DoorDash, a food delivery startup that's rumored to be raising at a $1 billion valuation, has some shady instructions for its delivery workers
The startup's delivery people, independent contractors called Dashers, pick up food from restaurants and bring it to customers in 21 metropolitan areas in the United States.
Some of the company's practices have come under fire. DoorDash, which has high-profile partnerships with brands like 7-Eleven, has faced criticism from businesses about the way it lists restaurants on its site with or without their permission.In-N-Out recently sued the startup for allegedly using the restaurant's logo and promising delivery -even though In-N-Out isn't actually a DoorDash partner.
DoorDash has said it will comply with the wishes of restaurants who don't want to participate in DoorDash's service. But a training video - which a source says was used as recently as a few weeks ago - seems to suggest otherwise.
The DoorDash training video obtained by Business Insider shows DoorDash telling Dashers to follow certain practices that could mislead businesses and customers.
"Do not use the word 'DoorDash' in a non-partner restaurant"
The 20-minute, undated training video seems to be part of the onboarding process for new Dashers. It explains what DoorDash does, and how to be a Dasher for the company.
The video explains that there are two types of restaurants DoorDash works with: partners and non-partners. (Fast food chain In-N-Out is an example of a non-partner restaurant that DoorDash has offered food delivery from.)
Dashers are told not to say that they work for DoorDash when they pick up food for customers from non-partnering restaurants."Do not use the word DoorDash in a non-partner restaurant," the video's narrator says. "There's no need to mention DoorDash in these cases because not all the staff know that we have a relationship with the restaurant." But doing this also makes DoorDash reps inconspicuous to non-partners who might not realize a DoorDash delivery person isn't a typical customer. And it conveniently allows DoorDash to continue making deliveries with or without the store's permission.
"To simplify the order and pickup process at restaurants, including restaurants where there may be numerous DoorDash orders waiting, we encourage Dashers to provide a real name rather than simply saying 'DoorDash,'" a company spokesperson told Business Insider.
The In-N-Out lawsuit, filed on November 6, says DoorDash has been ignoring its requests to stop delivering its food. The burger chain first contacted DoorDash in April 2014 to ask them to stop using the In-N-Out logo on their site and to stop delivering food from the popular restaurant. In October, DoorDash's CEO Tony Xu responded and indicated that his company had removed references to In-N-Out on the site.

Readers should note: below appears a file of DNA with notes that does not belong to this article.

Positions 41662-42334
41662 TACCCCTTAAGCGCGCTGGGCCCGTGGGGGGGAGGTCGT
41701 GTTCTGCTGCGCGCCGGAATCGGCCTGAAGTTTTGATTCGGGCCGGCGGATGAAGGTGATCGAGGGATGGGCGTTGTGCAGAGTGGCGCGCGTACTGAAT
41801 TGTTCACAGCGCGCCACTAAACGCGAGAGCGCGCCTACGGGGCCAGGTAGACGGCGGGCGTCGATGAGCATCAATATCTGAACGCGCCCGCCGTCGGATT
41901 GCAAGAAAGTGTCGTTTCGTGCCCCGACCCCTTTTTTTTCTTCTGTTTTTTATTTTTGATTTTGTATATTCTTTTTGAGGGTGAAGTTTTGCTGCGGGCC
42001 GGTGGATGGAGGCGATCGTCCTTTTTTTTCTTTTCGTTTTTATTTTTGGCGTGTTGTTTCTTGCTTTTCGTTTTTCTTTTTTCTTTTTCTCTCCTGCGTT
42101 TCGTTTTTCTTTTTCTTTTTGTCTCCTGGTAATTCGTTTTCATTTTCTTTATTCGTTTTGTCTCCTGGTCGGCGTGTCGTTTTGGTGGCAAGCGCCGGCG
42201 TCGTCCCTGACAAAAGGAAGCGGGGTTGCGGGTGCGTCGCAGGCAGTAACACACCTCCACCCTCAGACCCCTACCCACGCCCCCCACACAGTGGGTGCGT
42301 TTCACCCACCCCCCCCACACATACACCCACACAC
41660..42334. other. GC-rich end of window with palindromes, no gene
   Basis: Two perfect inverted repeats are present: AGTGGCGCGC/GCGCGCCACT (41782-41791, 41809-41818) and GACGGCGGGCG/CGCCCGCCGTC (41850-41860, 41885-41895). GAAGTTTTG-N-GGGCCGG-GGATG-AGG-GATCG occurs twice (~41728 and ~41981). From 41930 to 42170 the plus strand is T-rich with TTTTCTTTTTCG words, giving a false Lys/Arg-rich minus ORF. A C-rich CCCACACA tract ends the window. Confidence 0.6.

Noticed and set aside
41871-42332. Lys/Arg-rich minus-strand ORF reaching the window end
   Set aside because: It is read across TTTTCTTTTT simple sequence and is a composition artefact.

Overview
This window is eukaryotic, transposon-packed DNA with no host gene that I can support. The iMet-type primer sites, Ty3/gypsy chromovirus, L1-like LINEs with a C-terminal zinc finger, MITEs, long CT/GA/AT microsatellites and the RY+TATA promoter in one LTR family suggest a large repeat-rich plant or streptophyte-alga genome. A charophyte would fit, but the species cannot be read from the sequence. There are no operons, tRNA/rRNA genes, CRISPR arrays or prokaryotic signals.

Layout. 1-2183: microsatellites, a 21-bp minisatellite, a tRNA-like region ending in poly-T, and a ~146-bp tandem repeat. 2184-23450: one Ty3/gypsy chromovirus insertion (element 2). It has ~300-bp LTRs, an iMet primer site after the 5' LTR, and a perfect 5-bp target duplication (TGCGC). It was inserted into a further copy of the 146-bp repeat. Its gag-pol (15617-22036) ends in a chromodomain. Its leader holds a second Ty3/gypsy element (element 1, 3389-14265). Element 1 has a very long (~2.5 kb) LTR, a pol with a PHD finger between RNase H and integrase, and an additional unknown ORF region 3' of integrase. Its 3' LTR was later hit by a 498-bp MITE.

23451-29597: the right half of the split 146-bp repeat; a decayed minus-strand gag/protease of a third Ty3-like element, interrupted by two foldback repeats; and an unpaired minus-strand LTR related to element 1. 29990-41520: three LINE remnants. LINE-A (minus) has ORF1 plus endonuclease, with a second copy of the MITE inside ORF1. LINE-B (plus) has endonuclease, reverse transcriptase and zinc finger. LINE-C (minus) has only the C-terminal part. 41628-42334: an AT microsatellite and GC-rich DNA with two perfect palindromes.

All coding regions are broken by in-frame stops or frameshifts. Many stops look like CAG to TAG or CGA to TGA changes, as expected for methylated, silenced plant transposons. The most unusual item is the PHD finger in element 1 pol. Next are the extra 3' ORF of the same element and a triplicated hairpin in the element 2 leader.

In July, In-N-Out says it contacted the startup again to try to get them to remove a falsified logo and to make sure it stopped delivering In-N-Out. Since then, the complaint alleges, DoorDash has ignored all messages and as of the filing, the logo was still up. Now, the logo seems to be removed.
On the same day that the lawsuit was filed, a DoorDash spokesperson told Eater that the company is happy to remove a restaurant from its system when asked. This person also said that logos of non-participating restaurants are only put up if there's a lot of customer demand for the restaurant or DoorDash is testing demand.
"DoorDash delivers from tens of thousands of merchants around the country. While we have formal relationships with many of the restaurants on our site, in order to fulfill our mission of providing the very best of a city at your doorstep we also offer delivery from popular restaurants that have not signed on as a DoorDash partner," a company spokesperson told Business Insider.
"In those cases, we continue to offer the same delivery quality and experience customers expect from DoorDash; we make our best effort to contact the owner of the restaurant in order to offer them our world class merchant tools and delivery tracking features; and we will remove the restaurant from DoorDash if they so request."
"Never give a customer a receipt"Another part of the DoorDash training video explains how to (and how not to) act when Dashers hand food to customers.
DoorDash delivers its own receipt electronically to customers, the video explains. "To avoid confusion, we encourage customers and Dashers to use the receipt provided through the DoorDash website and app, which shows the total cost of the order, including item prices, tip and delivery fee," a company spokesperson told Business Insider.
The startup may also not want customers to see price discrepancies. In order for DoorDash to operate, it bakes the delivery fee into each menu item, and a customer may or may not realize they've been upcharged.
One Italian deli store owner who does not partner with DoorDash complained to Eater that the startup was adding a few extra dollars to every menu item. One of his $15 paninis, for example, was listed at $21.95 on DoorDash.
Currently, DoorDash focuses on delivering food. But the startup, which less than a year ago raised $40 million at a $600 million valuation, has hinted at ambitions to use its logistical delivery infrastructure to deliver any number of things in the future. To date, high-profile investors including Khosla Ventures, Kleiner Perkins, and Sequoia Capital have poured $59.7 million into the business.
Its chief competitor is Postmates, though the food delivery market is "overcrowded," according to research analytics firm CB Insights, with companies including Uber, Google, Amazon, Instacart, Tapingo, and Square's Caviar all trying to carve out their own niche.